Construction Law Blog
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Historically, the common law doctrine of sovereign immunity prevented liens against public property, and federal statutes allowed only those in privity of contract with the federal government to sue to enforce contractual rights. To address this concern, Congress enacted the Heard Act in 1894. In 1935, Congress repealed the Heard Act and enacted the Miller Act in its place. The Miller Act requires that all general contractors post payment bonds on contracts in excess of $25,000.00. If the contracting officer determines that a payment bond in the full amount of the contract is impractical, he or she may set a different amount for the payment bond. Bonds of half the contract amount are common on federal jobs.
Barely a day goes by without Seattle media attention focus on the Seattle Tunnel Project. Bertha, the tunnel boring machine (“TBM”), has been stuck (since last year) under Seattle’s waterfront approximately 1,000 feet from where the tunneling began. The tunnel is designed to replace the aging Alaskan Way Viaduct that was damaged in the 2001 Nisqually Earthquake. Read more here: Bertha Is Stuck and Challenges Persist: Latest Projected Opening is August 2017.
Valentine's Day is around the corner, a befitting occasion to scrutinize workplace romances. Employers wary of where cupid's arrow may strike are concerned about sexual harassment charges. Therefore, some employers are turning to "love contracts" - or in lawyer terms, a "Consensual Relationship Agreement." A Consensual Relationship Agreement is an effort to mitigate the risk of sexual harassment claims from an office romance gone awry by documenting that the relationship is consensual.
The American Society of Civil Engineers (“ASCE”) has calculated that an additional $1.6 trillion should be spent on infrastructure by 2020. ASCE gives our crumbling infrastructure a failing grade (D). For seven years, this blog has been tracking and reporting on the sorry state of our infrastructure.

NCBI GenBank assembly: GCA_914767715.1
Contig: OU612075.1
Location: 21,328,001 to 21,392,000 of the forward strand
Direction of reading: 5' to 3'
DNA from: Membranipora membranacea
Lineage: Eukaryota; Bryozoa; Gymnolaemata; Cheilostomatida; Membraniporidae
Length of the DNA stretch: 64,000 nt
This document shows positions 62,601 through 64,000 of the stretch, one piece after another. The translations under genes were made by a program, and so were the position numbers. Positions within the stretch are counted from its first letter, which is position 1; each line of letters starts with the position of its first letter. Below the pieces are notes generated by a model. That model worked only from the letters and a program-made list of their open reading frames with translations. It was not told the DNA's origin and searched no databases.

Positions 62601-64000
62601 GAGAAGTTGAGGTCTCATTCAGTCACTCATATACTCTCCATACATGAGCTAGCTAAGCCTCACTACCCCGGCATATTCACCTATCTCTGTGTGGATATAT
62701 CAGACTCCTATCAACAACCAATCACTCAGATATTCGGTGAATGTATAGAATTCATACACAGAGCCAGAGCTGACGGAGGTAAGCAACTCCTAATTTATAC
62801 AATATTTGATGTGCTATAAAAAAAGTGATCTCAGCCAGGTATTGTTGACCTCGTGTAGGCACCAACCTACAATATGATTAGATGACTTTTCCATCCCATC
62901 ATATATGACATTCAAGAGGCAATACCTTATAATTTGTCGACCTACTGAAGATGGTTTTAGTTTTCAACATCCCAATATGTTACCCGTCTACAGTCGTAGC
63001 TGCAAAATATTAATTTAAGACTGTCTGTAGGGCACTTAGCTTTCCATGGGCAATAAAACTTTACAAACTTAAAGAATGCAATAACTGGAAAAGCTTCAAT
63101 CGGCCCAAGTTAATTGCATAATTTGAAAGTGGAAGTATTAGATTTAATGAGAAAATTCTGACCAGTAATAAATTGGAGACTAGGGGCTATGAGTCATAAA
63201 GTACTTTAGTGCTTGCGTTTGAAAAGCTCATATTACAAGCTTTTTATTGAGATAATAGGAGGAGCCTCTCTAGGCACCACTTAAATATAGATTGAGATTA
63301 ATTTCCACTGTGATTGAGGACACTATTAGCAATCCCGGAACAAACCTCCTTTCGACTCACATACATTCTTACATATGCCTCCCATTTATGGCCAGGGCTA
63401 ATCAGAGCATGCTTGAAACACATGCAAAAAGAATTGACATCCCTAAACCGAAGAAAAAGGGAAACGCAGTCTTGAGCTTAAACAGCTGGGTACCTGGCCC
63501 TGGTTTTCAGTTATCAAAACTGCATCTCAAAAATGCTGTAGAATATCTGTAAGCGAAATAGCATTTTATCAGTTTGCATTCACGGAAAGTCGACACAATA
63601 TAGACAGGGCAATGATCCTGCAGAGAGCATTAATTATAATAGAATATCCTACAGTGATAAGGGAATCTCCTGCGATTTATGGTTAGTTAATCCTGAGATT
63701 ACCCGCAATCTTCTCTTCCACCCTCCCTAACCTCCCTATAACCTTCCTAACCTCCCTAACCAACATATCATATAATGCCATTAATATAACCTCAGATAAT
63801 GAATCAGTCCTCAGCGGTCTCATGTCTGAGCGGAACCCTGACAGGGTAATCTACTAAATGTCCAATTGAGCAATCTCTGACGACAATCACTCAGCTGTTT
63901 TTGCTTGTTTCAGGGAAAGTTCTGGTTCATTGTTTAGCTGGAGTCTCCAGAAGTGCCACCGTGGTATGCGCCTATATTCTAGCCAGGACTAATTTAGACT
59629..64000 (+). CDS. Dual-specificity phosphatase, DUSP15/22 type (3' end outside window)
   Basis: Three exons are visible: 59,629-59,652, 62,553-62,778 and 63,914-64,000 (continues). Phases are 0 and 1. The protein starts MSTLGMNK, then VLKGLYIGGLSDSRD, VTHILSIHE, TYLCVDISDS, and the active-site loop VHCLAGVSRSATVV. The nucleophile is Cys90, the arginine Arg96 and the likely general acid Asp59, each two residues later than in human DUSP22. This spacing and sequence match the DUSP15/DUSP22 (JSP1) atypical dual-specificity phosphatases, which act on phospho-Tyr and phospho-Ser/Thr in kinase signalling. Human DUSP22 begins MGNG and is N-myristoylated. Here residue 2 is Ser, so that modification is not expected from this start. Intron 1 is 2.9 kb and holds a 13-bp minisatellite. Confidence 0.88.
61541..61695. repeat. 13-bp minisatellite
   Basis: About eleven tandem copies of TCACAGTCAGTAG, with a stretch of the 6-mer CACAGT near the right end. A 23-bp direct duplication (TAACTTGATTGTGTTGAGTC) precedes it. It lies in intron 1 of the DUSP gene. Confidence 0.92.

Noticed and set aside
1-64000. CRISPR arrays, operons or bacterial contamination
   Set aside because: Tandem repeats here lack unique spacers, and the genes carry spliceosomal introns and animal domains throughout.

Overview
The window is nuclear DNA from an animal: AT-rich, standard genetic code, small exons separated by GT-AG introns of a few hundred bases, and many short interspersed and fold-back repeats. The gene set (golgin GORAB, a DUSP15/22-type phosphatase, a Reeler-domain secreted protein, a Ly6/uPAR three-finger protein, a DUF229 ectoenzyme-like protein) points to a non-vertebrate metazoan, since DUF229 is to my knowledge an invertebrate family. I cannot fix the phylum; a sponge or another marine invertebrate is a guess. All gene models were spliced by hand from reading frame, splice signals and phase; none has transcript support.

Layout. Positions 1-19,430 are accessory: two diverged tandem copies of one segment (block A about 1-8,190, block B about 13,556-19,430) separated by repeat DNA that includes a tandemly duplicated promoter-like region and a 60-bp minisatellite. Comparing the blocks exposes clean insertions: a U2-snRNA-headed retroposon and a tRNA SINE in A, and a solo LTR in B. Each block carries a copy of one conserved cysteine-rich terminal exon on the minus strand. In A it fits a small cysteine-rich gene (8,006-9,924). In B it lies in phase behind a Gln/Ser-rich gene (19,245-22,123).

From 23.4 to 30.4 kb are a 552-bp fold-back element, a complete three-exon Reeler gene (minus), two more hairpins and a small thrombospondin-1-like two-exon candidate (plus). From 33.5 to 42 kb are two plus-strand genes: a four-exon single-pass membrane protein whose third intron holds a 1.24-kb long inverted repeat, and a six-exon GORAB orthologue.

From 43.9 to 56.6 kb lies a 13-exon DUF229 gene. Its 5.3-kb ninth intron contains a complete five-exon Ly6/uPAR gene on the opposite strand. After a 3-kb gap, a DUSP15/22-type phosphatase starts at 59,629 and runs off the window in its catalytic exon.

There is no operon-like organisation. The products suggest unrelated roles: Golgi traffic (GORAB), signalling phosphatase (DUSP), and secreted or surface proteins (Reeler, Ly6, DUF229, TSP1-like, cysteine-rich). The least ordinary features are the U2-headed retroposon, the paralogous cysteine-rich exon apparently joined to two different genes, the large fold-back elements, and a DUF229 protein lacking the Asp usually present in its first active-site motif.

Washington courts have rejected subcontractors' contentions that a general contractor's mere use of their bids constitutes an "acceptance" of the subcontractor's bid and that the incorporation of the subcontractor's bid into the prime contractor's price to the owner constitutes an enforceable contract. Examining three Washington cases on this subject provides some insights on how the courts might view a general contractor's listing of a subcontractor in its bid as an act of "acceptance."
A basic principle of construction law is that one who furnishes plans and specifications for a project impliedly warrants that the plans and specifications are workable and sufficient. A long line of Washington cases has recognized this rule.
A bill that would extend a key tax break to tens of thousands of short sale sellers who sold their homes in 2014 for less than they owed on their mortgages was passed by the House and the Senate in late December, 2012. The last-minute one-year extension of the Mortgage Debt Forgiveness Act, which expired December 31, 2013, was included in the Tax Increase Prevention Act of 2014 that was signed into law by President Obama on December 16, 2014. Short sale advocates and real estate groups have been lobbying hard all year to help homeowners who sold their home through a short sale avoid a devastating tax bill, which they likely could not afford.
This is Part II of a two part blog on Construction Bankruptcy issues. For Part I, click here.
The Bankruptcy Code is Federal law. Bankruptcy courts are part of the federal (not state) judiciary system. Lien and bond claim law, however, can involve federal or state law. Federal bankruptcy intersects state lien and bond law when a participant in a construction project goes broke. As with anything else, there are winners and losers when someone on a construction project goes bankrupt. The goal is to take the available action to protect yourself. The winners are the ones who get out of the project before the bankruptcy occurs, obtain a security interest for their claims, or swiftly assert their available rights once the bankruptcy petition is filed. The losers are generally the ones who become unsecured creditors in the bankruptcy estate. Unsecured creditors share in whatever meager assets remain in the bankruptcy estate after secured creditors and administrative fees are paid.
In Washington, general contractors are primarily responsible for compliance with the Washington Industrial Safety and Health Act of 1973 ("WISHA"), even when it comes to the conduct of their subcontractors. If a subcontractor commits a violation, the Washington Department of Labor and Industries ("L&I") may still issue a general contractor a citation. The Board of Industrial Insurance Appeals - the quasi-judicial administrative body charged with reviewing L&I citations - has found a limited exception to a general contractor's "primary responsibility," but only if the general contractor has a safety program that is effective in practice and the violation was the result of unpreventable misconduct.